Summer Ends Early, Airlines Offer Deals

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Guess what? Summer ends early this year: on Aug. 22, to be precise. At least it does according to the calendars the airlines use. And that's good news for you.

If you haven't had a chance to plan a trip yet or you've decided your only option is a staycation, congratulations are in order. You were clever enough to wait for the "magic departure date" that ushers in a season of savings. You might also save yourself an X-rated adventure in the security line (and more on that in just a bit).

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Maybe there's nothing inherently magic about Aug. 23, but it is the date many airlines have settled on this year to mark the beginning of their fall season; fall, of course, is when airfare prices start to drop and sometimes even plummet.

Note to shoppers: Many airlines begin their fall season (for departures, remember) on Aug. 23, while others start on Aug. 24. To figure out your airline's sweet spot for savings, use an airfare shopping site with a flexible date option so you don't miss out these deals.

There's definitely a method to this madness: Airlines spend millions to learn passengers' purchasing habits, and they know that most opt for summer vacation flights from late June through mid-August, and will pay whatever it costs to fly then.

Well, almost. A couple of summertime airfare hikes fizzled this year, but in general, summer is peak season for U.S. carriers and that's when they rake in the bucks. Until mid- to late-August, that is.

It doesn't take an Einstein to figure it out. In many parts of the country, kids head back to school in late August. Likewise, many potential passengers use the last weeks of summer to do all those chores they kept putting off. I mean, who wants to clean out the garage in July when you could be barbequing or watching the latest Harry Potter flick?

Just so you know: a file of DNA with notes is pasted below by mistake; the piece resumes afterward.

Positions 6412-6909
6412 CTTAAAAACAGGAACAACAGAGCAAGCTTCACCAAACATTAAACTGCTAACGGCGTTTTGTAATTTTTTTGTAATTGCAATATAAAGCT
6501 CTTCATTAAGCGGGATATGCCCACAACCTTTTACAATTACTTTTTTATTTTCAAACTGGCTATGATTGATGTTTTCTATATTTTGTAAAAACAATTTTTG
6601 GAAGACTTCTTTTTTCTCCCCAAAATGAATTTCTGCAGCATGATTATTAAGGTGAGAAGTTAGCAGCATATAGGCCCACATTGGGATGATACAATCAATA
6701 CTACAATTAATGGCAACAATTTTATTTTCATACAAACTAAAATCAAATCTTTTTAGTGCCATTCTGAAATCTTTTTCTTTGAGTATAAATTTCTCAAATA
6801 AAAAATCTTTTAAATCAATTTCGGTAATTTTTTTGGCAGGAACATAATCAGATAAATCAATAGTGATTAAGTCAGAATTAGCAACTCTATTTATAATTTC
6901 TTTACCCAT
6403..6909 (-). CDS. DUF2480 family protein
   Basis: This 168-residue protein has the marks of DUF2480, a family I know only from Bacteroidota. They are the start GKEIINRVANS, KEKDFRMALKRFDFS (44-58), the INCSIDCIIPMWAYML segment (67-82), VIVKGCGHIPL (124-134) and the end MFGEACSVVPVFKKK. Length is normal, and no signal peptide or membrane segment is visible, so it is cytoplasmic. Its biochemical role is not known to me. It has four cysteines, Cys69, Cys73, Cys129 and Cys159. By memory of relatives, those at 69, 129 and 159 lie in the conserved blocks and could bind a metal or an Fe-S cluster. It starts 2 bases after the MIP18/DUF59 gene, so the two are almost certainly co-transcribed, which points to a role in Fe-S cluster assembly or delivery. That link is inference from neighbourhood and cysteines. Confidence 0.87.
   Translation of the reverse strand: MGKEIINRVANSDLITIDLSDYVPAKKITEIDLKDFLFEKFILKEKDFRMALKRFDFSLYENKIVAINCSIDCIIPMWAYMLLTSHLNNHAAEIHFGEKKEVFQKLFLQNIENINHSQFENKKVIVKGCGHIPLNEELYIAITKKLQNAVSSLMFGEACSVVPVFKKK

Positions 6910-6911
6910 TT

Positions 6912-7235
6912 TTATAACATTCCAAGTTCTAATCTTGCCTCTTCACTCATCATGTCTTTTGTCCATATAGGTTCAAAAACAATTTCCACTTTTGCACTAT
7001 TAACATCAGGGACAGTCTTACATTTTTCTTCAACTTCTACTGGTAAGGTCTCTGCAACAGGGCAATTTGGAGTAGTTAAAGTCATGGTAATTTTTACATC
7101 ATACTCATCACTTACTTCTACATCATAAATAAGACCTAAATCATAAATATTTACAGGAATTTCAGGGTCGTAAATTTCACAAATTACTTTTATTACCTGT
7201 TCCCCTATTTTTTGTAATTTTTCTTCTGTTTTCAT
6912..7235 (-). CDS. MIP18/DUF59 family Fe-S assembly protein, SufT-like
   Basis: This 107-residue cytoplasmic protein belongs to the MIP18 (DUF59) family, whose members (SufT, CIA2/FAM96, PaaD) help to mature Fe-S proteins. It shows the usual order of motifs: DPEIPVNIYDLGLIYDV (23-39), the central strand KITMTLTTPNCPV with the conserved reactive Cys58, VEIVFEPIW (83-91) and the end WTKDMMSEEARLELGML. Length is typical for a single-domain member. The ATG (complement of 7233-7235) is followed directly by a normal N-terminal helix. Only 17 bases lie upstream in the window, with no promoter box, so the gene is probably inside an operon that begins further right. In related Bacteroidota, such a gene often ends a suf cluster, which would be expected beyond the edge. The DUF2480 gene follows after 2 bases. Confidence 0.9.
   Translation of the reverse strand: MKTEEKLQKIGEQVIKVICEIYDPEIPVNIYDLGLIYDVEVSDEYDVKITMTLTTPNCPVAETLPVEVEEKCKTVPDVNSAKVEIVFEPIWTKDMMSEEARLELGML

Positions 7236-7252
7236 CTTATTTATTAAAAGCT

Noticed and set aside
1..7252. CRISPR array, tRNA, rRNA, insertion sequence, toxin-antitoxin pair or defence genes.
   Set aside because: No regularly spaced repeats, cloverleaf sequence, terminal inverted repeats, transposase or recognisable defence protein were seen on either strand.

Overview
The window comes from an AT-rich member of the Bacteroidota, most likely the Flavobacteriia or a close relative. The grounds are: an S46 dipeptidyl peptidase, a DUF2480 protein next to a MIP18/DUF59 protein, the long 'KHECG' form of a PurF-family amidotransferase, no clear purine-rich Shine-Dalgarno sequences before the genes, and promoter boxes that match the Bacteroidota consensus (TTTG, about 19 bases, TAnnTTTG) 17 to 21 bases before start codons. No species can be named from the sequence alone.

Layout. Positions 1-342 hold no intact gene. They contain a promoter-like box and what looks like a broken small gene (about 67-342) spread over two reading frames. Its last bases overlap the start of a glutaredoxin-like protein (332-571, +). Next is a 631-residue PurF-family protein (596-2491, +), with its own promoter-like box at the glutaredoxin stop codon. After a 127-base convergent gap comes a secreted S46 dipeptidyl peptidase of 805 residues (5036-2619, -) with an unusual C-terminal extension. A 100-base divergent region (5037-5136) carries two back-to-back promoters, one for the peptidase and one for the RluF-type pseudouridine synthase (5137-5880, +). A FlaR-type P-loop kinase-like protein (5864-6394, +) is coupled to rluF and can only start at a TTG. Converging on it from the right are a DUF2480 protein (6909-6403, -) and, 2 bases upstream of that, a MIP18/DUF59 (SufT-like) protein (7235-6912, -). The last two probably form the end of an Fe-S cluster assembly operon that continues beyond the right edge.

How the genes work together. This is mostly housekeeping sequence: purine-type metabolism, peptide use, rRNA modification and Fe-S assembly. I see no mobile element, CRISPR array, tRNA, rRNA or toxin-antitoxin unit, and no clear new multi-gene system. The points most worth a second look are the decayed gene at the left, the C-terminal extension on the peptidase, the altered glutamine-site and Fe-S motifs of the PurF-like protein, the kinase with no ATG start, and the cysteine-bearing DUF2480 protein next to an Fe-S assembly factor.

By the way, airlines aren't the only ones ready for autumn. I just heard a colleague complaining last week (yes, in July) that the window of her local Jo-Ann craft store was filled with Halloween decorations.

Which is what the airlines are doing, metaphorically speaking: They are getting ready for autumn. Consider the most recent big Southwest sale: good for travel beginning Aug. 24. Virgin America's last sale? Good for travel starting Aug. 23. Savings vary from a little to a lot.

Example: I looked at prices over the weekend on United Airlines for round-trip flights between Los Angeles and New York with a return on Aug. 22; the cheapest fare I found was $459; if you start traveling the very next day, your fare drops $80. It can drop even more on Southwest if you move your trip from early August to early September.

Bonus time: The fall airfare season ushers in delights beyond a bigger wad in your wallet, including better deals at hotels and shorter lines at popular attractions like Disney World. The herd thins out by late August and I'd like to say planes will be emptier, too, but I can't. The whole reason airlines do this seasonal discounting is to fill up their planes to stay in business. However, I can just about guarantee there will be fewer kids kicking your seatback on fall flights.

Even better (and this is a biggie): You may have a sweeter security experience. That's because the Transportation Security Administration is starting to install new software in those body scan machines to replace the so-called "naked picture" images that have driven so many passengers crazy. Perhaps you heard about the role-reversal incident earlier this month in which an apparently enraged Colorado woman was accused of groping a security agent.

The new security software has two advantages: It makes you look like a cartoonish cookie-cutter image, and you can see it for yourself. No more agents holed up in a "secret" room, viewing a somewhat graphic portrait of your parts behind locked doors; your Gingerbread Man-like picture will be family-friendly, from what I've seen. Look for the software upgrades in the next few months.

So start packing. Enjoy some of that fall foliage. But don't wait too long. When the leaves disappear, the airlines usher in the most expensive time of the year to fly. Think turkey, cranberries, stuffing...

This work is the opinion of the columnist and does not reflect the opinion of ABC News.

Rick Seaney is one of the country's leading experts on airfare, giving interviews and analysis to news organizations that include ABC News, the New York Times, the Wall Street Journal, Reuters, the Associated Press and Bloomberg News. His website,, offers consumers free, new-generation software, combined with expert insider tips to find the best airline ticket deals.